Circle of Science: Developmental Stages of an Academic Career in Biology-Department of Biological Sciences - Carnegie Mellon University

Tuesday, April 16, 2013

Circle of Science: Developmental Stages of an Academic Career in Biology

Our scientific careers mimic embryogenesis — we develop over time. We start as a simple embryo, like a graduate student, and transform into a complex adult, like an academic professor. Similar to all organisms, we have to make sure that we possess the necessary components for successful development as well as avoid deleterious mutations along the way.

As the renowned developmental biologist Lewis Wolpert stated, “It is not birth, marriage, or death, but gastrulation, which is truly the most important time in your life.” When this idea is applied to an academic career in biology, the last year of our Ph.D. becomes the most important time in our career. Prior to the last year, like a single-layered embryo, our time is spent in the lab conducting experiments, yet we are worry-free about grants and other responsibilities that our professors have. During our last year, we set up our three career layers like the three germ layers in gastrulation: publishing our Ph.D. work, finding a great post-doctoral position, and writing a grant. All of these layers have a major impact on our career.

Just as embryos don’t rest after gastrulation in order to form all of the necessary organs during organogenesis, we must also be productive and improve all of the skills necessary to secure a faculty position during our postdoctoral years. Like organogenesis, we need to further specify and develop previously established career layers, which means more publications and writing in a shorter amount of time.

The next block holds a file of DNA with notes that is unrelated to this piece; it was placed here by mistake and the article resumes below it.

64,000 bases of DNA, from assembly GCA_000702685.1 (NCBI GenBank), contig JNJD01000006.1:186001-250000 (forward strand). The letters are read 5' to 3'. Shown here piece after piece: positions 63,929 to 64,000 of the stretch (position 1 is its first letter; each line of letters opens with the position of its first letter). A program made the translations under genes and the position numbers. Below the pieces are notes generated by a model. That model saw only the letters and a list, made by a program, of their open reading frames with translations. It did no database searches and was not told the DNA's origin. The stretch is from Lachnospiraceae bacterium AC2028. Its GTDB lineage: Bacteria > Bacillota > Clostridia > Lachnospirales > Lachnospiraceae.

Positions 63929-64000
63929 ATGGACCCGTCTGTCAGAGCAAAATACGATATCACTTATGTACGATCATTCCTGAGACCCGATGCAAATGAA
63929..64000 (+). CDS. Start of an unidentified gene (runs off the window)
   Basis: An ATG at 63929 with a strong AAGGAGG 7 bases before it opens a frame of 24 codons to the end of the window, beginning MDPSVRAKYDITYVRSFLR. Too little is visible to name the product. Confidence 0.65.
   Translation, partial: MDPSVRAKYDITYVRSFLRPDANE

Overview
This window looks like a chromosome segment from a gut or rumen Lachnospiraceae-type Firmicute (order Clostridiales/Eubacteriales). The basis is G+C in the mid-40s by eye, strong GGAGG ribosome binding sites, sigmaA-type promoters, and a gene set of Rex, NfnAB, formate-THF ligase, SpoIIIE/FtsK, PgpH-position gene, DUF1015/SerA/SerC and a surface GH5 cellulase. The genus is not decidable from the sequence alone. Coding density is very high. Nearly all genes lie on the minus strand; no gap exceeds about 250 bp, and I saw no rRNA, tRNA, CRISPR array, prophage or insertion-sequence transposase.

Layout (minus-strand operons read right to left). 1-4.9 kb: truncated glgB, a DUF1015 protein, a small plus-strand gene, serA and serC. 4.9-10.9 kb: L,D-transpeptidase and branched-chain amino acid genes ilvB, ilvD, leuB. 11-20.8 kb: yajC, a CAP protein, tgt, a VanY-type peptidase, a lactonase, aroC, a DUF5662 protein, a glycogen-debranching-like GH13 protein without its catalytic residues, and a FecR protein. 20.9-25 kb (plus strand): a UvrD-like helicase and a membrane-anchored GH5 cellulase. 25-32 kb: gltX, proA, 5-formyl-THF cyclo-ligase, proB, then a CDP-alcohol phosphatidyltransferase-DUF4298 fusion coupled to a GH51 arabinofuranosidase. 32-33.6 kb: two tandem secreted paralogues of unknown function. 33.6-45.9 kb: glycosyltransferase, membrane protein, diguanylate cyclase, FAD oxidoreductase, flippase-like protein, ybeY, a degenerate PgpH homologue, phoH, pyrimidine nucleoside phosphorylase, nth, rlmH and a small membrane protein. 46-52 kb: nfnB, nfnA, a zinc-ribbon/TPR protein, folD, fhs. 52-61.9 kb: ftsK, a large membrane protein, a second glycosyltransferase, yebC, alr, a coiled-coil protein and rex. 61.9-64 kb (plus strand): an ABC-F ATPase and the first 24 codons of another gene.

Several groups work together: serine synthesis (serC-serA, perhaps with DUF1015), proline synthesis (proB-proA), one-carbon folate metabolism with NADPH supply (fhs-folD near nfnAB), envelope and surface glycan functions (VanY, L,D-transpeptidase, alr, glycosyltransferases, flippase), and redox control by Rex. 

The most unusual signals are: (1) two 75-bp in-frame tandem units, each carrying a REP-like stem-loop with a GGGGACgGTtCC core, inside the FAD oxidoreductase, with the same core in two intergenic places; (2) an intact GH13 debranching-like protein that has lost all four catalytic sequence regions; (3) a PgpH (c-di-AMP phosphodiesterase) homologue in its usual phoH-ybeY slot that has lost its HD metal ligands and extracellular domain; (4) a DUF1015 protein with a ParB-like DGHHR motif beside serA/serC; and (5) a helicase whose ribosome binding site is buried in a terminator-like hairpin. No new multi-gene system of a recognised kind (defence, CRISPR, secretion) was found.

After we struggle as an embryo, finding a faculty position is like opening our eyes to the world for the first time. We have our own lab and it’s time to grow. We need to learn how to balance our time between teaching, research, keeping up with meetings, and training new students. It is overwhelming, but like a little kid we are eager to learn and have the energy to do so.

When we finally reach adolescence, we are up for tenure! Like a teenager, we need to prove to everyone around us that we are a thriving independent researcher. We need to work hard to show our independence by publishing more papers with our name at the end of the author list.

Then, we enter the tenure years. We can now fully invest in our progeny: our graduate students. They will inherit everything from us for their own embryonic development. And the circle of life and science continues…

By: Ezgi Kunttas-Tatli, Ph.D. Candidate